Networking Policy

In January, I attended the Masters of Networks event organised by Alberto Corttica of INSITE. The event brought together policy makers and network scientists. The aim was to see whether insights about the behaviour and nature of networks could help answer policy-related questions such as, “is it possible to track a democratic conversation across different online media” and “what is the main determinant of access to public funding- a good broker or the quality of a proposal?” So, armed with questions and some datasets, we gathered. This post is my attempt to clarify my thinking on how network science can help with policy making, and consider possible next steps. Some of the other attendees, Catherine Howe and Millica Radojevic have done the same.

To harness the power of networks we really need to know more about how they work. There are many sources of information that can help us visualise networks and get a better understanding of how they work. The government’s digital strategy encourages better use of online social networks (one source of information) to improve policy development and services. But what constitutes a network? How can we determine the representativeness its membership or the insights it yields, relative to those of the wider stakeholder group? What does the information from the networks we study actually tell us? These are some of the questions that civil servants are going to have to grapple with in order to make the most of the insights from network science. Given the amorphous nature of networks this isn’t going to be easy.

A really useful tool but policymakers’ knowledge and experience remain important. Network science can support policymakers but it won’t be a silver bullet, it’ll be yet another tool in a growing toolkit. In answering the questions I mentioned above, policymakers’ knowledge is still important both for correctly defining the boundaries of the network we’re interested in and interpreting the information we get from observing its behaviour.

There are ‘feedback loops’ everywhere. The event got me thinking, yet again, about ‘feedback loops’. I’m not alone in this – Stefan Czerniawski articulates this brilliantly in his post about bus drivers and conductors. If policymakers are going to have to draw on knowledge of their policy areas knowledge in order to make the best use of network science, then I think feedback loops are going to be important.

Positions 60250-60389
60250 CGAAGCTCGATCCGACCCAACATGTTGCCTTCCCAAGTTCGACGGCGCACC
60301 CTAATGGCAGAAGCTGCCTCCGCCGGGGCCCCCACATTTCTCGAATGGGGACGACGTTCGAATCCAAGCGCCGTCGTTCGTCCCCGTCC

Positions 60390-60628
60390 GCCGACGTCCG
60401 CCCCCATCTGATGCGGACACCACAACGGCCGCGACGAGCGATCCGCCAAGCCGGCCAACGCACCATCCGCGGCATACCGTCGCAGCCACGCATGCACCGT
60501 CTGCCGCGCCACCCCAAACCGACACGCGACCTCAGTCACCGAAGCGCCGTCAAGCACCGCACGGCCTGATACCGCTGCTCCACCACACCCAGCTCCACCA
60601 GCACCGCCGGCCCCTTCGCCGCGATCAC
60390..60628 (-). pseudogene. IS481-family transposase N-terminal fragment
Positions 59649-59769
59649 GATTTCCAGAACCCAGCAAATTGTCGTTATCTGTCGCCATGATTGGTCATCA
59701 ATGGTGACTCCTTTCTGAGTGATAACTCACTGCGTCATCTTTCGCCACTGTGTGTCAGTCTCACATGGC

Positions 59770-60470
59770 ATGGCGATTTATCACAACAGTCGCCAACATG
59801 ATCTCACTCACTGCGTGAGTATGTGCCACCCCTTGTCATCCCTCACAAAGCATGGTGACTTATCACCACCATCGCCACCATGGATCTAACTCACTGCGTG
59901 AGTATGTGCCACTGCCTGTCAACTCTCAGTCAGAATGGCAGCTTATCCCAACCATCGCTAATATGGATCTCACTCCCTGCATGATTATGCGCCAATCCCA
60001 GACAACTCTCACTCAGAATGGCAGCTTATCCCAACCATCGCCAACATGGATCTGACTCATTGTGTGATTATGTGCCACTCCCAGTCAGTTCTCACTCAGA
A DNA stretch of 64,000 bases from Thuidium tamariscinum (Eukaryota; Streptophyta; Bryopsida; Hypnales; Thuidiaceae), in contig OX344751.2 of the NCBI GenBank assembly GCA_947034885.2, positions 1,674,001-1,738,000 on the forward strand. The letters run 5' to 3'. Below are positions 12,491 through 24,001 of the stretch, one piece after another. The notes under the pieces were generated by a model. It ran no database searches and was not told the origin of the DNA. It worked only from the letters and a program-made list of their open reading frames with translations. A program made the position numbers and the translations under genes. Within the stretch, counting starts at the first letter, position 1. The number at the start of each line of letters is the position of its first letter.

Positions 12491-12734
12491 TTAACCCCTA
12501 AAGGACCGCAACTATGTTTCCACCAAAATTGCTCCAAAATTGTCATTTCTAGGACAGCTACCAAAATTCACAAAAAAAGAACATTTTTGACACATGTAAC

At the same time, network science can help us identify better feedback loops as we learn more about how a given network behaves. I think this will make it even more important that policy makers directly engage in the communities associated with their policy areas in order to to better understand these communities at a network level.

Multidisciplinary teams help and we need more interaction with experts in this area. Listening to the various conversations taking place, I was struck by delegates’ differing perspectives (unsurprisingly, the split was along disciplinary lines) on the interpretation of the information the networks provided and assumptions about how network participants influence one another. For example, many policymakers expected to see ‘connectors’ within networks, something we often see in real-life communities while the network scientists were sceptical that these could be easily or consistently identified. Instead, they prioritised information about the behaviour of the network as a whole. I found it really useful to have my assumptions challenged. I think as we learn more about how we can use this new tool (network science), this sort of interaction will prove very useful. Suggestions on how best to build and maintain these relationships are very welcome.

So, where do we go from here? There’s still a lot to work out. I’m aware that I haven’t covered the issue of whether we should use information from social media networks (even though it’s published and publicly available) and if so, how we should use it. This isn’t yet a settled matter as highlighted in Anthony Zacharzewski’s post on reactions to social media monitoring by the European Parliament. How and when should we have the broader conversation on this? In the meantime does anyone think it could be an interesting experiment to visualise some policymaker networks?  I do. I also think it would be interesting to see if, and how, they intersect with those of their stakeholders. I’ve not yet thought through how we might go about doing it but if you’re interested then drop me a line.